August 2007 Yoga Teacher Training Newsletter
Yogic Stress Management Therapy
By Dr. Paul Jerard, E-RYT 500
Once in a while, a new student comes through the door, seeking asylum from stress. He or she may have arrived due to a medical, psychological, or friend’s referral, but the biggest step was walking through the door. Our Yoga studio is seen as a haven from the pace of life outside the walls.
In fact, stress is so automatic in our society, that people can be consumed in it, while going to any new place. Even when visiting my Yoga center in Attleboro, for the first time. Once a student is made comfortable, we can then discuss the causes and solutions to his or her stress and anxiety attacks.
People often wonder why Yoga became so popular worldwide. There are many reasons for Yoga’s popularity, but the world needs solutions and Yoga has them. People are caught up in the global epidemic of stress and anxiety.
“Finding yourself,” “chilling out,” self-realization, transformation, and living a quality life, are catchy phrases, but these are a handful of the many benefits of Yoga practice. What surprises the public most is that there are many styles of Yoga, and many different approaches to health problems.
Yoga is a science of life, which takes the full view of mind, body, soul, and emotion. Yoga, and its sister science, Ayurveda, find holistic solutions for the entire being without side effects or a precision attack on part of the body.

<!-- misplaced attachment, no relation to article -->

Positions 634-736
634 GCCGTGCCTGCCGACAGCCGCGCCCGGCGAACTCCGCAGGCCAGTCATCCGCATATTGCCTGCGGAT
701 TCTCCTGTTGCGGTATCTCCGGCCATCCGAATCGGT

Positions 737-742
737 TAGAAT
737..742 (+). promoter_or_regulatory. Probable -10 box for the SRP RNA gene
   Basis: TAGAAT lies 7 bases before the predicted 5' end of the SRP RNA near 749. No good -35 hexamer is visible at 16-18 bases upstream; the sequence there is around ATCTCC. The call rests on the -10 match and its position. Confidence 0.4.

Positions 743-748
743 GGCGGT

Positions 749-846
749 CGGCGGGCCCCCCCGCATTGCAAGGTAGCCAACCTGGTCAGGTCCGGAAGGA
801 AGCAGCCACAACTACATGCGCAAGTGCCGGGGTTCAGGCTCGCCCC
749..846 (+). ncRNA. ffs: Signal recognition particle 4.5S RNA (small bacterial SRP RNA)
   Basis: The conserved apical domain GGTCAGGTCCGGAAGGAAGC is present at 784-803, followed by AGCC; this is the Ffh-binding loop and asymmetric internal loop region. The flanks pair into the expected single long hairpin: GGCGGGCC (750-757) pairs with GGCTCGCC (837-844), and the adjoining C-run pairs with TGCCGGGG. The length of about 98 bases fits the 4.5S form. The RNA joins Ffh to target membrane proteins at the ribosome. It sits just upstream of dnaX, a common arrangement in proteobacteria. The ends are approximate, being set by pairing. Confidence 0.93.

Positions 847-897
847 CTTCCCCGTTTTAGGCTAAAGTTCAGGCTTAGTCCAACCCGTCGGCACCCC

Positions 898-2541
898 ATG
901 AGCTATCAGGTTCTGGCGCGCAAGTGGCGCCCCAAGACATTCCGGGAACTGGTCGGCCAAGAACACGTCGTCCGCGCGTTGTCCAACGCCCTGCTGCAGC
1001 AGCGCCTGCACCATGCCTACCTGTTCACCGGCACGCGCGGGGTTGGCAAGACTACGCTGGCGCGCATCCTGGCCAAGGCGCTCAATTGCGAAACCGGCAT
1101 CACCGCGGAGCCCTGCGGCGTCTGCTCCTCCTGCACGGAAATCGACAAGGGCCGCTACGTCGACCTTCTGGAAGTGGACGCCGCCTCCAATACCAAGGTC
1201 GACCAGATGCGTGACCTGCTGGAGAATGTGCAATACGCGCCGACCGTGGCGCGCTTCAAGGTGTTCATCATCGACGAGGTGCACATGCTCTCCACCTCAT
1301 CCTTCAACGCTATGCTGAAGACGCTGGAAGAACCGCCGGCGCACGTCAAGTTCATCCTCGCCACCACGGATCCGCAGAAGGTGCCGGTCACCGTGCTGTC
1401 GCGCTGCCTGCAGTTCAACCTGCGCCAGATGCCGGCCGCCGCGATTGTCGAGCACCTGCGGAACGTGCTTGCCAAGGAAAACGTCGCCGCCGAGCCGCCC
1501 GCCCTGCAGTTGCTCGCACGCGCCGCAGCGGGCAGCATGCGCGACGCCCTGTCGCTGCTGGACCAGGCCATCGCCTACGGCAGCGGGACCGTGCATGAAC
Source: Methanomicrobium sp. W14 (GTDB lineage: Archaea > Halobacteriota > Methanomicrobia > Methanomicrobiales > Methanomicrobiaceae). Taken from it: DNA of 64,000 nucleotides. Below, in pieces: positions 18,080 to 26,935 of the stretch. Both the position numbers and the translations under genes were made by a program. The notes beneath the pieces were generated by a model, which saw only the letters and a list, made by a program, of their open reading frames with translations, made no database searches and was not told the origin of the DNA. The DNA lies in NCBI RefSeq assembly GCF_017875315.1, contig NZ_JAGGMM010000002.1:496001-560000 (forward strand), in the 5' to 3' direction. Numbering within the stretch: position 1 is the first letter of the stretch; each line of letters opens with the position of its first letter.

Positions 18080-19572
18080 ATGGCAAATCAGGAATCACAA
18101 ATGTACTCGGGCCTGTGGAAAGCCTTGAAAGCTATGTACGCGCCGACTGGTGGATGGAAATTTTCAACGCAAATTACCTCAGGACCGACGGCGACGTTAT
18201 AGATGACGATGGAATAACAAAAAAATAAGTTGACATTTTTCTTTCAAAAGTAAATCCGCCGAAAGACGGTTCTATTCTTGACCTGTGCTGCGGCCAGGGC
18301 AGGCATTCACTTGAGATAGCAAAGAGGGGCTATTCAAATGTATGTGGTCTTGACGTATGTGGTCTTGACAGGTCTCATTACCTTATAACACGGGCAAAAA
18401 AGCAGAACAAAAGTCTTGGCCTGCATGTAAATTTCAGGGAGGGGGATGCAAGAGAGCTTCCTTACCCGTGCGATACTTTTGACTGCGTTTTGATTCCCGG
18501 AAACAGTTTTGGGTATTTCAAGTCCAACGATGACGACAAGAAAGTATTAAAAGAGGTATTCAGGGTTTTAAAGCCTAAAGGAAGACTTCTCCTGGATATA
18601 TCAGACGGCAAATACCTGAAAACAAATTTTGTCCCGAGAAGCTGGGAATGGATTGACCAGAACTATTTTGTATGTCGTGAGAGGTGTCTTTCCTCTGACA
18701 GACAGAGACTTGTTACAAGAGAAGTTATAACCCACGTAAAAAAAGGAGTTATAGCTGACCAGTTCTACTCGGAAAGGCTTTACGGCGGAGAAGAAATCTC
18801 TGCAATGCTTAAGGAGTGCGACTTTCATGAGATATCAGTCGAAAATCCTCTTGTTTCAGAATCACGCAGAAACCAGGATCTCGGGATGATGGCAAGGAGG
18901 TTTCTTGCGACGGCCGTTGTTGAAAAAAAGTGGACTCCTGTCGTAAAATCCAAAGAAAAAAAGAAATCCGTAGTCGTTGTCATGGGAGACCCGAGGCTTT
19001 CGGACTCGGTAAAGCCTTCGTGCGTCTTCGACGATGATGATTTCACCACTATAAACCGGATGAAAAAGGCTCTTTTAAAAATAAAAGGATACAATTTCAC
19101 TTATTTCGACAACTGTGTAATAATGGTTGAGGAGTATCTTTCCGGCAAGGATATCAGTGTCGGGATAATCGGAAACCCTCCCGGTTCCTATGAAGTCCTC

The combination of breath, exercise, meditation, relaxation, diet, and many more Yogic methods, develop an awareness of what is important in life. Being part of the “rat race” is not for everyone.
So, where is all this stress coming from? Why have divorce rates sky rocketed? Why are families falling apart? Why is “burn out” from over work, and having a mental breakdown, so common?
There are many causes, which have resulted in this global stress epidemic. The pursuit of material wealth has always been on mankind’s list of priorities. This does not seem to be going away any time soon.
Therefore, you may consider some of the following methods to detoxify your body. In comparison to the many changes you could make, increasing your intake of pure water is fairly harmless. Most people do not drink 3 glasses per day. Therefore, an increase to five, eight ounce glasses, per day, is moderate and healthy.
While we know that water is good for your skin, and will flush out your digestive system, the results of the Adventist Health Study indicate that men and women, who drink just five glasses of water per day, can greatly reduce the risk of a fatal heart attack. “Men drinking five or more glasses of water a day can reduce their risk of a fatal heart attack by 50 percent. That’s as much as stopping smoking,” stated Jacqueline Chan, a researcher of the Adventist Health Study.
It may be decades before all of the benefits from drinking pure water are common knowledge, but flushing out your digestive and elimination systems is important. The last thing we need is a blockage.
Eating fresh vegetables, fruit, and whole grains, is also a good change to institute. You do not have to do it all at once, but filling up on fresh and natural food first will help you avoid being tempted by processed foods.